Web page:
Work of legislature is work of committees
October 06, 2011
There is an old saying, perhaps just among legislators, that it would take a year for the Legislature to make instant coffee. It is adage that offers a glimpse of how the legislative process works, and how a slow, deliberative process is often necessary in our form of government. Within this legislative process is the laborious task of reviewing, discussing, revising, and potentially voting on literally hundreds of bills submitted to various Assembly and Senate committees. While seemingly tedious at times, it is an essential component in order to produce the most sound public policy. Generally speaking, most of the work of the Legislature is done in committee. It is at the committee level where the public, organizations, state agency officials, and experts are all able to provide their thoughts and opinions expressing support or opposition to a bill.
Administrator’s budget work
September 22, 2011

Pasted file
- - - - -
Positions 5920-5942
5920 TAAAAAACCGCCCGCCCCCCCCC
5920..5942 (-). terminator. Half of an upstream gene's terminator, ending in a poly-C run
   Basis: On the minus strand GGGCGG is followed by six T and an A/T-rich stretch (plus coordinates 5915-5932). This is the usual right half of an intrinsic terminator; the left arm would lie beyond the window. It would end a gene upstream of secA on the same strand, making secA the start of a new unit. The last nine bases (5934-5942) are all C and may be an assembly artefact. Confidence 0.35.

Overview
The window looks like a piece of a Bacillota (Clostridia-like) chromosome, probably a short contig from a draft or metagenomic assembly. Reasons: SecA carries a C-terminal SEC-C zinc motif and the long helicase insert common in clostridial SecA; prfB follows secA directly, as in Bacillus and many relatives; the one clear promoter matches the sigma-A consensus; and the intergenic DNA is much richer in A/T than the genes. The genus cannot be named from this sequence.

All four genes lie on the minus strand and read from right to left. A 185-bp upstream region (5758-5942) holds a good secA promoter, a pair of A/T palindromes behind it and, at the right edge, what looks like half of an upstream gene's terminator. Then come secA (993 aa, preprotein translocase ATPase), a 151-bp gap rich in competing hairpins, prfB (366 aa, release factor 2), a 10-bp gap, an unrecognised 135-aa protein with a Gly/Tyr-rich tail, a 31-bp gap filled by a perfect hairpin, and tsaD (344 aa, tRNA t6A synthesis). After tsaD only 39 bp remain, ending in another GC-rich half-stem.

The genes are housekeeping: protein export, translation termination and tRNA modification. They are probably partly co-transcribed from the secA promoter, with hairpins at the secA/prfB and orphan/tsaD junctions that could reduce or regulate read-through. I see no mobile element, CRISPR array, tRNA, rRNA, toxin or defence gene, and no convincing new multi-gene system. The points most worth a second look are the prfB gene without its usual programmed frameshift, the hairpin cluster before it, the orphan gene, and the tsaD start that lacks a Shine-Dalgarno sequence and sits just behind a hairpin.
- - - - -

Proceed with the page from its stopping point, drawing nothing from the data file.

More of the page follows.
Labor Day for me usually means just that, a fair amount of labor as I put the finishing touches on the county’s 2012 budget. After weeks of number crunching and meetings with county staff, the first draft of next year’s spending plan, known as the county administrator’s budget, is traditionally presented to the County Board on Thursday following Labor Day.The final piece of the budget, that I always vow I will finish before the holiday weekend, but never do, is a letter to County Board supervisors that accompanies the budget materials. The budget letter, as it has come to be known, is an attempt to describe, in words, what all the numbers mean and to explain the overall strategy that the budget hopes to accomplish. The budget letter has grown considerably over the years. The first one that I wrote to accompany the 2002 budget was three pages. Last year’s ran 18 pages and this year’s, well, it’s not done yet, but I still have a good seven or eight hours before my final “drop-dead” deadline. Despite consistently missing my pre-holiday deadline, one lesson I have learned over the years is the time it takes to physically produce the materials that comprise the administrator’s budget. After struggling with bulky printers and jammed copiers one year, minutes before the board meeting, I now allow a full business day to produce all of the documents. When I occasionally forget this rule and suggest a few last minute changes, the panicked expressions of staff members, furiously copying and assembling all of the paperwork, remind me that at a certain point I have to leave well enough alone.The budget letter has grown, over the years, in part, based on the demands for information. Supervisors, swamped with all of the documents comprising the $150 million spending plan, use the letter as a starting point to learn what is being proposed. The media, likewise, gravitates to the letter, at least in early stories, to inform the public about the budget. When the board makes its decisions in November, the letter is revised and included in the county’s “Budget in Brief.” That pamphlet, which provides a snapshot of county finances, is used as a handout for school and civic groups throughout the year. Finally, we have noticed that the letter is used by financial analysts who evaluate the county’s credit-worthiness. While these analysts examine many other financial documents to prepare our bond rating, the budget letter helps them put county finances in context. Two major factors shaped this year’s budget.